The Rosetta Stone is the star of a new show opening Thursday at the British Museum in London. The exhibition opening marks the 200th year since the mystery around the ancient carvings on the stone was solved.
The British Museum is under increasing pressure to give the stone back to Egypt. Thousands of archeologists and supporters there again demanded its return just last week.
French troops found the stone in the walls of an Egyptian fort in 1799, near Rosetta, a town about 55 kilometers from Alexandria. They gave it to British forces as part of a surrender agreement. The British Museum has held it since 1802.
The stone dates back about 2,400 years. It contains the same writing in three languages: hieroglyphs, an ancient Egyptian language called Demotic and ancient Greek.
When it was discovered, nobody knew how to read hieroglyphs.
Thomas Young of Britain and then Jean-Francois Champollion of France decoded their meaning in 1822. They found that the writing came from clergy to mark the reign of the Egyptian king Ptolemy V.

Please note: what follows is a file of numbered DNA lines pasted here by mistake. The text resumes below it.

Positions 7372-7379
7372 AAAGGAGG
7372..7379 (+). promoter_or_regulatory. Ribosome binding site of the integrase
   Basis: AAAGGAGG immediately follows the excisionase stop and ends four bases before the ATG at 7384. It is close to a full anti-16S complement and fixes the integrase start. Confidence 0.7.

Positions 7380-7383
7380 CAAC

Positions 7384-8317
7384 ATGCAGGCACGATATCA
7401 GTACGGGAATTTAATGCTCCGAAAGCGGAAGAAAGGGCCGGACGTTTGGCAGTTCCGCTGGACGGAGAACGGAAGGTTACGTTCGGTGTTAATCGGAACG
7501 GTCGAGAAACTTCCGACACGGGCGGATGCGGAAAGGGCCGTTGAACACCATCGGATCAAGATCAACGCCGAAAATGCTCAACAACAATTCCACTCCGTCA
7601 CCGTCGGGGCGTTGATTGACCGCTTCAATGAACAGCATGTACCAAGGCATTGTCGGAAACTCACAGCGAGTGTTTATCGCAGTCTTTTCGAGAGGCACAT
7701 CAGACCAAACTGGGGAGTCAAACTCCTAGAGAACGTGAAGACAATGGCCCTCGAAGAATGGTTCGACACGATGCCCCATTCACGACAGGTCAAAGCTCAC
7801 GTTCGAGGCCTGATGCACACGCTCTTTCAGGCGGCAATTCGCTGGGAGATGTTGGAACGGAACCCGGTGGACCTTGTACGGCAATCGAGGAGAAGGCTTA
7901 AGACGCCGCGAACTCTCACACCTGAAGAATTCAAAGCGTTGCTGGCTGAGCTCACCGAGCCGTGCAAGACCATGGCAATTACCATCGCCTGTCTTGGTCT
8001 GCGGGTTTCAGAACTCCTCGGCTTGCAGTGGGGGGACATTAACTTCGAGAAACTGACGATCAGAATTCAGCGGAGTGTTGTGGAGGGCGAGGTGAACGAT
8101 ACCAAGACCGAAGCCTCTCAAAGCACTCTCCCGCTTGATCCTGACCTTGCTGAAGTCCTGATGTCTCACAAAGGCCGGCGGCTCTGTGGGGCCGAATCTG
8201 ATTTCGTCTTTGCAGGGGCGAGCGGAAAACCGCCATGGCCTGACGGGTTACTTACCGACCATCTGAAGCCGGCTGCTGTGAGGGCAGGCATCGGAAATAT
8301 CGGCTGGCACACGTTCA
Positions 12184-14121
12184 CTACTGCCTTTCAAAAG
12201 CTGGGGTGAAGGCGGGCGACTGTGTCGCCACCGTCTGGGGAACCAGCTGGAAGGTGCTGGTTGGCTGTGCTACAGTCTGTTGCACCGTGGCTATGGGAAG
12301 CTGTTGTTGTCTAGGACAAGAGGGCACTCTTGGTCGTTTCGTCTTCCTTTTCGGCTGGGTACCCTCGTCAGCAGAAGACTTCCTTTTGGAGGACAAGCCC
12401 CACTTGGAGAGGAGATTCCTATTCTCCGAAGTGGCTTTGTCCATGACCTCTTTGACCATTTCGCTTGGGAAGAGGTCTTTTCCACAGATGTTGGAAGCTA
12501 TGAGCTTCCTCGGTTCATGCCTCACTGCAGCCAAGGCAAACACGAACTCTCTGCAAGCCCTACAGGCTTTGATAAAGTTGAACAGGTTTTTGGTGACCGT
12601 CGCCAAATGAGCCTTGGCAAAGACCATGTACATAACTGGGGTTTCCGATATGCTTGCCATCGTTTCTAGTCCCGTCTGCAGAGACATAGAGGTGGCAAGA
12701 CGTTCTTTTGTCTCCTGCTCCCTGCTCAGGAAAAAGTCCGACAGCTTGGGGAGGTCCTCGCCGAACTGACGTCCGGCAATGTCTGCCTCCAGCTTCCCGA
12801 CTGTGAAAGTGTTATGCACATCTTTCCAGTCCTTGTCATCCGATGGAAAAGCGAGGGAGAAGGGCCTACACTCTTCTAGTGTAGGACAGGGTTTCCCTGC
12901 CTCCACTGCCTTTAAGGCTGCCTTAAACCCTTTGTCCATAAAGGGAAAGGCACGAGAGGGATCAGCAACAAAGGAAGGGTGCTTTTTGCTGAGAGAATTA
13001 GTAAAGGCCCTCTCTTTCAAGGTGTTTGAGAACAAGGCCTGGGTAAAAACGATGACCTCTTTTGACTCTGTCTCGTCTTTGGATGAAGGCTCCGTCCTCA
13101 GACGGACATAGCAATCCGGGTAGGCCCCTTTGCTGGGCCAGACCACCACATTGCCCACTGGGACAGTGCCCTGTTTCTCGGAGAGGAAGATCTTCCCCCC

More importantly, the writing on the stone was an important clue that helped experts learned to read Egyptian hieroglyphs, a writing system that used pictures and symbols.
"We decided because the Rosetta Stone was such an important key to that decipherment that we will do this properly: with an exhibition that also features our star objects," said Ilona Regulski, head of Egyptian written culture at the museum. "It's a wonderful moment to celebrate," she added.
Yet the exhibition is under dispute.
Egyptian archaeologist and former antiquities minister Zahi Hawass recently called for the return of the stone and other foreign-held treasures he called "stolen."
The British Museum told AFP that Egypt has never made an official request for the Rosetta Stone's return. Regulski called the stone a "universal object" and said "it doesn't really matter where it is, as long as it's available to people."
The exhibition Hieroglyphs: Unlocking Ancient Egypt will run through February 19 of next year. It explores how hieroglyphs disappeared after Egyptians developed other forms of writing.
Museum director Hartwig Fischer said, "For the first time in 3,000 years Ancient Egyptians spoke directly to us."
I'm Caty Weaver.
Hai Do adapted this story for Learning English based on reporting from Agence France-Presse and British Museum.
Words in This Story
decode - v. to understand the true or hidden meaning
reign - n. the period of time during which a king, queen, etc... is the ruler
decipherment - n. act of finding hidden or true meaning
properly - adv. in a way that is acceptable